Delphine Software‘s classic futuristic adventure game, Flashback, came out first on the Amiga in 1992 but was originally developed with the Sega Megadrive as its target platform.
Timing and cartridge production issues meant that it came out after a number of other ports had already been released, but that didn’t dent enthusiasm for the game on the Megadrive.
If Flashback owes a debt of gratitude to anything it’s probably Prince of Persia, because its gameplay echos Jordan Mechner‘s classic quite a bit. It also has some similarities to Delphine‘s previous hit, Another World, and Philip K. Dick‘s novel, We Can Remember It For You Wholesale (later to become the hit film Total Recall), and Stephen King‘s novel The Running Man. It’s a “cinematic platform game” in essence, and a story about mutants, memory loss and conspiracies.
It is the year 2142 and you play Conrad, a young man who has just crash-landed in a jungle on Titan (yes, Titan), and who seems to have lost his memory. A nearby ‘holocube’ contains a message from your friend, Ian (yes, Ian), who gives instructions to meet. So the aim is to go meet Ian and find out what the hell is going on in this demented video game.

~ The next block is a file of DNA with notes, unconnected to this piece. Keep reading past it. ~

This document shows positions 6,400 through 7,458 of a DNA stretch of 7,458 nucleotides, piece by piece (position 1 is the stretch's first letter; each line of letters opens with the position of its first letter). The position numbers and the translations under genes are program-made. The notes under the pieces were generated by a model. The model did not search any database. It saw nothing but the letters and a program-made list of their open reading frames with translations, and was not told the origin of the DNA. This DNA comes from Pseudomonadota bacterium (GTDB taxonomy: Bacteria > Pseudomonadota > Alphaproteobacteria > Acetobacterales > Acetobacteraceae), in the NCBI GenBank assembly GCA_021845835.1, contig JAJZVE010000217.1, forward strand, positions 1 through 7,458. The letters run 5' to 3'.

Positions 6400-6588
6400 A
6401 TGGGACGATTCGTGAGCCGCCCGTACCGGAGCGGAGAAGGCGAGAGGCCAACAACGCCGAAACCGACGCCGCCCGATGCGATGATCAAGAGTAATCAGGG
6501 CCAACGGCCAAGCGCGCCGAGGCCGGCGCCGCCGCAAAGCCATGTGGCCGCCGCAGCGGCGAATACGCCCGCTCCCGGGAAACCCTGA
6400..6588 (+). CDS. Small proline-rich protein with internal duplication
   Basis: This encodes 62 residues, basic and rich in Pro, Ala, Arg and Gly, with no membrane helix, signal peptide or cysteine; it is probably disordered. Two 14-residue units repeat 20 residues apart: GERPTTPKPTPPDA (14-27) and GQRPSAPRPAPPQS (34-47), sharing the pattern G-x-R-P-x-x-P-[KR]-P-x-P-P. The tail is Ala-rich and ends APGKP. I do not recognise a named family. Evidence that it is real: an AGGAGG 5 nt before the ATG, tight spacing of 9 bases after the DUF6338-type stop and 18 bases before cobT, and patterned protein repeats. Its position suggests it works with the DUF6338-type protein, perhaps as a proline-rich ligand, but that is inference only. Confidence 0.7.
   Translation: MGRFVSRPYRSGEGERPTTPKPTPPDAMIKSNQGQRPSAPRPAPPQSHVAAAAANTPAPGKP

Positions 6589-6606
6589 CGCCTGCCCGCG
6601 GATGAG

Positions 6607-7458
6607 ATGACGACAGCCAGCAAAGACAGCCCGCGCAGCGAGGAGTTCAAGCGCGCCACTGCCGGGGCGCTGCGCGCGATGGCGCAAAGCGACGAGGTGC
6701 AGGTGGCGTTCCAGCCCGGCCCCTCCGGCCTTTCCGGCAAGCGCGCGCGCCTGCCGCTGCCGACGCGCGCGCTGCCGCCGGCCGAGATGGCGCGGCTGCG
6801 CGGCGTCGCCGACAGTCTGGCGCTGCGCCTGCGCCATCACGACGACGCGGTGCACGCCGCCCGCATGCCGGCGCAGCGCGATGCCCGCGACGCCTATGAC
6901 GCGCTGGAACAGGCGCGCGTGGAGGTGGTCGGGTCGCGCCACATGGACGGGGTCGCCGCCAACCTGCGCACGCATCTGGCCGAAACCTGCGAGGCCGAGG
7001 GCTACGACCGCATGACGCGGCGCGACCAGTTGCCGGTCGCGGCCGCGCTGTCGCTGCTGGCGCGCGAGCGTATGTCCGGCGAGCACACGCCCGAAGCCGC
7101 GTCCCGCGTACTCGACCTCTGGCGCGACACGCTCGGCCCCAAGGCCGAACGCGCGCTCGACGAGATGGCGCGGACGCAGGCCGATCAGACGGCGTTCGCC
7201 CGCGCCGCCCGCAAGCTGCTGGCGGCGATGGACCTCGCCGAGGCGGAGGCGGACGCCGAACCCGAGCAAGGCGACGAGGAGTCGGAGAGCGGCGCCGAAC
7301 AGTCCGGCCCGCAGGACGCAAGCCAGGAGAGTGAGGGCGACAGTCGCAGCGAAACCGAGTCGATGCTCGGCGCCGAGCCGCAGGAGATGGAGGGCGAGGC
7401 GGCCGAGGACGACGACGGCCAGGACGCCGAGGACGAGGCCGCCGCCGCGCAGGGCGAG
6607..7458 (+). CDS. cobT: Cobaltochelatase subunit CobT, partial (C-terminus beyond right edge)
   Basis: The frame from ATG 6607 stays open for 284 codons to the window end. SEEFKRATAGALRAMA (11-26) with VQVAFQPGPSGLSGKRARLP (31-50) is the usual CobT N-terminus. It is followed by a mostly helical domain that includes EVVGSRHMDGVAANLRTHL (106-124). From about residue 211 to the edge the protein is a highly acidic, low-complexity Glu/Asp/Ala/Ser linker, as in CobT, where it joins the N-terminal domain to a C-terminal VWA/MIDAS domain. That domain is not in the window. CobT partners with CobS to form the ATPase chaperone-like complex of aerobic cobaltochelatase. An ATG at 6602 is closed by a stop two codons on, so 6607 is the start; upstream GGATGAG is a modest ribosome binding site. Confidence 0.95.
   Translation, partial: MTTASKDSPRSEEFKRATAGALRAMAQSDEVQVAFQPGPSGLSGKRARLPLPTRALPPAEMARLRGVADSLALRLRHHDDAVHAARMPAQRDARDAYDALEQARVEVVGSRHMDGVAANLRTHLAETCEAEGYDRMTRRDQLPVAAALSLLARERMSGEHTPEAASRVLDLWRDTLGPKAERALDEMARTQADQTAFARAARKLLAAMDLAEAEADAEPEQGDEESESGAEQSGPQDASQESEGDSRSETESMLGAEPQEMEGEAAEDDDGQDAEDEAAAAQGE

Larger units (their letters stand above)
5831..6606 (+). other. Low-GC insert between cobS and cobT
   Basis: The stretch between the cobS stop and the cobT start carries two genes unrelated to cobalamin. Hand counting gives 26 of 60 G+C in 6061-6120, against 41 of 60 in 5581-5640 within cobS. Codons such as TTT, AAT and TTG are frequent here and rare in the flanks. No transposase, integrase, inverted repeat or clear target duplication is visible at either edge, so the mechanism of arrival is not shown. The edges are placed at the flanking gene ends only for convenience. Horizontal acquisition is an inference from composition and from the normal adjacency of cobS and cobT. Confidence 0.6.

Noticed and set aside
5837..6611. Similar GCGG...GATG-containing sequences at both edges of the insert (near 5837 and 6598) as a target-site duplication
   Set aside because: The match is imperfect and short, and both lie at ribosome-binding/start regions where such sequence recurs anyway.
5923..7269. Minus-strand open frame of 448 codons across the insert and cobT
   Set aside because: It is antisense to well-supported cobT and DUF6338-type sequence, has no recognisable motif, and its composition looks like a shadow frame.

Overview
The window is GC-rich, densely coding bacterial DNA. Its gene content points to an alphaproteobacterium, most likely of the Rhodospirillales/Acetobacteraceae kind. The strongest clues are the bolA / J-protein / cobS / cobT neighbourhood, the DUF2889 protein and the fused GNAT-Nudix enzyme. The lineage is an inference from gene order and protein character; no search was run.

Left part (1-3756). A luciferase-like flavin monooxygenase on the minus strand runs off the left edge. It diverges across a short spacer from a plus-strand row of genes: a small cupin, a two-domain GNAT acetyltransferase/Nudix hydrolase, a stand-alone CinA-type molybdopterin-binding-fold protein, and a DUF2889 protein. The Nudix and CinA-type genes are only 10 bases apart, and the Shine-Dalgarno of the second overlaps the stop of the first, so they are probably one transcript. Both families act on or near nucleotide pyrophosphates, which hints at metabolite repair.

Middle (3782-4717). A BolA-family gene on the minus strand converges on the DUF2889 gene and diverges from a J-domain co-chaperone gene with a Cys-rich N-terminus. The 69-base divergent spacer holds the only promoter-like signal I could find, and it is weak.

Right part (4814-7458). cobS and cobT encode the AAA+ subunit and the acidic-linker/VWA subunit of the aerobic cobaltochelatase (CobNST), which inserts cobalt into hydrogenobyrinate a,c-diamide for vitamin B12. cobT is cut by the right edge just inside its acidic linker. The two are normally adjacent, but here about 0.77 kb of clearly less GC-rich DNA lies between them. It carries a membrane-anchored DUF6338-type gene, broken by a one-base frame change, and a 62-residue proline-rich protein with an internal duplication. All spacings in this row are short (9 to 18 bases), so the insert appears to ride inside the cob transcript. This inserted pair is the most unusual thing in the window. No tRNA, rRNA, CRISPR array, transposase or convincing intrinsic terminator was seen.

Conrad has a pistol with unlimited ammo and a portable shield that can block enemy shots. Unfortunately he doesn’t have much else, so must rely on his acrobatic skills to jump, climb, grab and fall his way to safety as he explores. If he falls too far, though, he’ll die, so caution is needed when hanging by fingertips.
As anyone who’s played Flashback knows: this is not an easy game. It’s all about timing and button-presses. Well, the correct button-presses, at the right time, because the situations demand it. The puzzles are sometimes complex, but are generally about acquiring something that will allow progress (false papers to get through a checkpoint, for example), and the “Death Tower” section of the game is a nice surprise (I won’t ruin it for you).
Flashback is a classic on any system but this Megadrive version is arguably the best version ever made. It was described by US Gold at the time as “a CD-ROM game on a cartridge” and that is probably not too far from the truth.
More: Flashback on Wikipedia